NBA World Tour During the NBA Lockout Set to Begin as All-Stars Sign Deals

 
on October 23 2011 3:56 PM
Only some NBA all-stars, including a few from 2008 Team U.S.A., have signed deals for the NBA world tour during the NBA lockout. Others have dropped out.
The NBA world tour roster hasn't been officially settled just yet with only three days until the tour begins. A handful of headline stars such as LeBron James, Carmelo Anthony and Derrick Rose all pulled out on Wednesday. Reuters

Details of the six-game, four-continent exhibition world tour by NBA players set to begin at the end of October during the NBA lockout have not been finalized, but 14 of the 18 players approached have contractually committed to the tour, according to ESPN. Deals with all 18 are expected to be completed Sunday night.

Atlanta business mogul Calvin Darden has been putting the tour together with the agents of various NBA all-stars for nearly three months. The list of 18 players that he has approached includes reigning NBA MVP Derrick Rose, Kobe Bryant, LeBron James, Dwyane Wade, Chris Bosh, Blake Griffin, Rajon Rondo and Paul Pierce, all of which have signed and are contractually committed to play. According to ESPN, Tyson Chandler also has agreed to participate in the tour.

One of the few superstars who is not expected to participate is Dwight Howard, who turned down a chance to play in order to rest from a taxing overseas trip he recently took that included visits to 15 countries.

In a trip that could resemble Team USA's takeover of the world stage at the 2008 Beijing Olympics, other all-stars such as Carmelo Anthony, Chris Paul, Amar'e Stoudemire, Russell Westbrook, Carlos Boozer and Kevin Love are also expected to participate. Kevin Durant and Kevin Garnett, among a few others, are also contemplating joining the tour.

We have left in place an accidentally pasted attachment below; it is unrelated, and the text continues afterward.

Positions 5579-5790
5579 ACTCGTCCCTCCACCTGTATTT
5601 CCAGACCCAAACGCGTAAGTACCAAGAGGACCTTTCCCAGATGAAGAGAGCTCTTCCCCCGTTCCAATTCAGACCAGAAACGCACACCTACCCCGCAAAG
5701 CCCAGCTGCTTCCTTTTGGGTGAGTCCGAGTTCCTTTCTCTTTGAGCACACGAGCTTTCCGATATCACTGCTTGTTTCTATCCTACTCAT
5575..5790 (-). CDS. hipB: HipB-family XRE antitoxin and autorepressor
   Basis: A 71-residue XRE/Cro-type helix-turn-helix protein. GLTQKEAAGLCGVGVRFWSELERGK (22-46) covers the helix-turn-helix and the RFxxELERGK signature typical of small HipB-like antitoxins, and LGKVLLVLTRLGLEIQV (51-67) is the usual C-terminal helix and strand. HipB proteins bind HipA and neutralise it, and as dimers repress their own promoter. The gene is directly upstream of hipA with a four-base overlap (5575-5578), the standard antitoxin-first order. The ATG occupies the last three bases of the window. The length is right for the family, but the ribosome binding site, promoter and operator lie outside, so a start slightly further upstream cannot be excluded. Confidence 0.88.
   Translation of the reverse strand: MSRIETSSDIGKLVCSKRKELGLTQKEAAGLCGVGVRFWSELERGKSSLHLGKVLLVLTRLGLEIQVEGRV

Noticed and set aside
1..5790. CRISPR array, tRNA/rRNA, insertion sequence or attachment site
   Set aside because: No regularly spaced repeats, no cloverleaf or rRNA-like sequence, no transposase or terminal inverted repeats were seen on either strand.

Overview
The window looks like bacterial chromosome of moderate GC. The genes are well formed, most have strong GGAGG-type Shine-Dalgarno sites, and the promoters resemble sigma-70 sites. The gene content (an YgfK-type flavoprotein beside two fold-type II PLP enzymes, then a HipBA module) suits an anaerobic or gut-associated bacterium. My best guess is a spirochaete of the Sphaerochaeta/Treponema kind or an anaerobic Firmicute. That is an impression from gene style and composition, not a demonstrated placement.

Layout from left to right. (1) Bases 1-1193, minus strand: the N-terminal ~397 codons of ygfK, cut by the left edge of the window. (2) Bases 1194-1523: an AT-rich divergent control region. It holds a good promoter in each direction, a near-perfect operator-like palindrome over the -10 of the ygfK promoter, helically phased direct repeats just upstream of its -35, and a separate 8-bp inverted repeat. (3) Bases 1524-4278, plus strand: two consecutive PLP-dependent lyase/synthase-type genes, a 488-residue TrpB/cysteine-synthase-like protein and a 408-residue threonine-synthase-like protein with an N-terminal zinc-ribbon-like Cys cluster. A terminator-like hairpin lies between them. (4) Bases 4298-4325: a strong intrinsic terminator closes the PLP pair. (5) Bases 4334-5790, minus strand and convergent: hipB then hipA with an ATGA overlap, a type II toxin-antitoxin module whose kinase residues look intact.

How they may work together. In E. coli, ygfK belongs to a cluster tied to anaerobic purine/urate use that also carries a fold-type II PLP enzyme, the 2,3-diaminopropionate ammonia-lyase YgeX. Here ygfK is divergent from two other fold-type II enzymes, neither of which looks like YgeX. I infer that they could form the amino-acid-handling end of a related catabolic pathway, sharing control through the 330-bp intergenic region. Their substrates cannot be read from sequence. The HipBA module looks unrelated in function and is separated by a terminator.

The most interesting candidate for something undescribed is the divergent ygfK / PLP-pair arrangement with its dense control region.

Since news of the tour surfaced last week, nine more players have expressed interest in taking part, a source said, and two more may be added.

The tour is scheduled to start with a game in Puerto Rico on Oct. 30. It will then feature two games in London, one in Macau and two, back-to-back, in Australia, ending on Nov. 9. Each game will be staged in an arena that holds at least 15,000 fans.

Darden is hoping to broadcast the games in as many international markets as possible and perhaps in the United States as well.

The players will be paid, receiving salaries ranging from six figures up to $1 million. Some of the money generated by the tour will be donated to charity. Those fees would have to be covered above and beyond insurance, travel and security costs in four foreign locales.

The tour would be the biggest lockout event NBA players have ever staged. While locked out in 1998, several stars played an exhibition game in Atlantic City. Current players have staged several charity games over the past month, most notably the The South Florida All-Star Classic featuring James and Wade, played in Miami last Saturday.

 

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